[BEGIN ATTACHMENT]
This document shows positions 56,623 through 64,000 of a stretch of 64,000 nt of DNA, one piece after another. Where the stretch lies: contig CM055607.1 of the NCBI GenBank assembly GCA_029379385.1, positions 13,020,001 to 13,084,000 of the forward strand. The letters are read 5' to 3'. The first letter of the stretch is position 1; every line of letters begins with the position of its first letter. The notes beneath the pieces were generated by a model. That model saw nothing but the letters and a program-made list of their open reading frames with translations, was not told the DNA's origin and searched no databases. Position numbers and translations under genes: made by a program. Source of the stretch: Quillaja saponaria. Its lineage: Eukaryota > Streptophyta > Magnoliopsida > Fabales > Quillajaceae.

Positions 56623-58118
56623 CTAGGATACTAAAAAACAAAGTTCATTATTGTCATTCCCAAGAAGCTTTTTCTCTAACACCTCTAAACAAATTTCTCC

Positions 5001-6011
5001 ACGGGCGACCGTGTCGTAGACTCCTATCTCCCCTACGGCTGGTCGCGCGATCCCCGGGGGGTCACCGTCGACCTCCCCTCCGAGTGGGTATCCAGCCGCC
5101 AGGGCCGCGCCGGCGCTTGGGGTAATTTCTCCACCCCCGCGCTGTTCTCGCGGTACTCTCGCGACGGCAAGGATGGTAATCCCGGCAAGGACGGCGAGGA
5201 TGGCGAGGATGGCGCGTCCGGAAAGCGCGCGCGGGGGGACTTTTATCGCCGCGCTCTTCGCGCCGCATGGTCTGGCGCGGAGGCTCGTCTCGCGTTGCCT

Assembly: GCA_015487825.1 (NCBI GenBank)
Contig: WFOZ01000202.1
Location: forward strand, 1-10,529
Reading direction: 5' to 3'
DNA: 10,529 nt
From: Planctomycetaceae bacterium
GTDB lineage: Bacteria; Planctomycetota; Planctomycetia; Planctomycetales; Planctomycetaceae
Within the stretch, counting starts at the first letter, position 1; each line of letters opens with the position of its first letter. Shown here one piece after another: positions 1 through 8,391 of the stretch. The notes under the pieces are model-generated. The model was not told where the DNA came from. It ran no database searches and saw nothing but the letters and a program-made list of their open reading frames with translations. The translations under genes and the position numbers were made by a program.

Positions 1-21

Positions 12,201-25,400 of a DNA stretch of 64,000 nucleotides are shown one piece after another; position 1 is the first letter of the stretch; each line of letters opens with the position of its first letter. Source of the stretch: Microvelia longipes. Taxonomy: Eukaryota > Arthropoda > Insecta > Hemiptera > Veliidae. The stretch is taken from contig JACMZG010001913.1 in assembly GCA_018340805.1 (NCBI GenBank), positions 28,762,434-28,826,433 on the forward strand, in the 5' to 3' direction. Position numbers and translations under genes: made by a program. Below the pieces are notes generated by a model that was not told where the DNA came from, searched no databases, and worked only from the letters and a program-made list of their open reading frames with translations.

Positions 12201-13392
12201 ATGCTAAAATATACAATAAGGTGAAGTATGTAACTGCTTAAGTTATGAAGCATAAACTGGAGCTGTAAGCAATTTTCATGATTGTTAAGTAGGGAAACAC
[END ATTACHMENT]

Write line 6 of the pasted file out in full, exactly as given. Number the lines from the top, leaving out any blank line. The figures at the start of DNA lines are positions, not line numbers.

5101 AGGGCCGCGCCGGCGCTTGGGGTAATTTCTCCACCCCCGCGCTGTTCTCGCGGTACTCTCGCGACGGCAAGGATGGTAATCCCGGCAAGGACGGCGAGGA